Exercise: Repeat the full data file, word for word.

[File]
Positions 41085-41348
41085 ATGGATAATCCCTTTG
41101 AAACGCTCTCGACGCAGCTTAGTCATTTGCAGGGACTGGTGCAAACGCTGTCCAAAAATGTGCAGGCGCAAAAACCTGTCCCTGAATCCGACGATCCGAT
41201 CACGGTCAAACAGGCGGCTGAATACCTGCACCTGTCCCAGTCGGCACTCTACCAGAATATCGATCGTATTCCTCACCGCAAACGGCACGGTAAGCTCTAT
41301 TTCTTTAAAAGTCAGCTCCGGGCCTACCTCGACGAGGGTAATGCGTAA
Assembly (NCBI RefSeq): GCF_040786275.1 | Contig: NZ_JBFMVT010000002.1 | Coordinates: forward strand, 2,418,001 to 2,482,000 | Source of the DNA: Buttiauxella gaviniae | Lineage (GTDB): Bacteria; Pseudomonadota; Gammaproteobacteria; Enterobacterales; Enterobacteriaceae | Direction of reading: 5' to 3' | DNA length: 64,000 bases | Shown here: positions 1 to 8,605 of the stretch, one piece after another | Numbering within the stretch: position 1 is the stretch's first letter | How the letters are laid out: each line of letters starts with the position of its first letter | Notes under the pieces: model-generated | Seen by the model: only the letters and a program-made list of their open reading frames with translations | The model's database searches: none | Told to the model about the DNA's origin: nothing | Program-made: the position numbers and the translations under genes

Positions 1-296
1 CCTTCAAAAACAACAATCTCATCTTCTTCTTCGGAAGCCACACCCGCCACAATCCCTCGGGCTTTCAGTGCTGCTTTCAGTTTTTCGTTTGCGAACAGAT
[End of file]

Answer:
Positions 41085-41348
41085 ATGGATAATCCCTTTG
41101 AAACGCTCTCGACGCAGCTTAGTCATTTGCAGGGACTGGTGCAAACGCTGTCCAAAAATGTGCAGGCGCAAAAACCTGTCCCTGAATCCGACGATCCGAT
41201 CACGGTCAAACAGGCGGCTGAATACCTGCACCTGTCCCAGTCGGCACTCTACCAGAATATCGATCGTATTCCTCACCGCAAACGGCACGGTAAGCTCTAT
41301 TTCTTTAAAAGTCAGCTCCGGGCCTACCTCGACGAGGGTAATGCGTAA
Assembly (NCBI RefSeq): GCF_040786275.1 | Contig: NZ_JBFMVT010000002.1 | Coordinates: forward strand, 2,418,001 to 2,482,000 | Source of the DNA: Buttiauxella gaviniae | Lineage (GTDB): Bacteria; Pseudomonadota; Gammaproteobacteria; Enterobacterales; Enterobacteriaceae | Direction of reading: 5' to 3' | DNA length: 64,000 bases | Shown here: positions 1 to 8,605 of the stretch, one piece after another | Numbering within the stretch: position 1 is the stretch's first letter | How the letters are laid out: each line of letters starts with the position of its first letter | Notes under the pieces: model-generated | Seen by the model: only the letters and a program-made list of their open reading frames with translations | The model's database searches: none | Told to the model about the DNA's origin: nothing | Program-made: the position numbers and the translations under genes

Positions 1-296
1 CCTTCAAAAACAACAATCTCATCTTCTTCTTCGGAAGCCACACCCGCCACAATCCCTCGGGCTTTCAGTGCTGCTTTCAGTTTTTCGTTTGCGAACAGAT